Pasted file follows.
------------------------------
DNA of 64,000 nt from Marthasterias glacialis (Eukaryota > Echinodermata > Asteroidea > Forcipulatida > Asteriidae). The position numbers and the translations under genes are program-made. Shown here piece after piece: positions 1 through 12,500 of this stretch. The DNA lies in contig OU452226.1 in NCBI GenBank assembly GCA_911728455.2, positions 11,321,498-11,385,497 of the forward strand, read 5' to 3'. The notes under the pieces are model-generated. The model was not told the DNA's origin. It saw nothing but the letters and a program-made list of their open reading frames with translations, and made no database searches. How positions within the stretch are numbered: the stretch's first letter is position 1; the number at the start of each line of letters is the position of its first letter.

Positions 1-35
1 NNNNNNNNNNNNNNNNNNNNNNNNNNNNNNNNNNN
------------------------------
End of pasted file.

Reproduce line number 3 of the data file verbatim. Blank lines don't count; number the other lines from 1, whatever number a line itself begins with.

1 NNNNNNNNNNNNNNNNNNNNNNNNNNNNNNNNNNN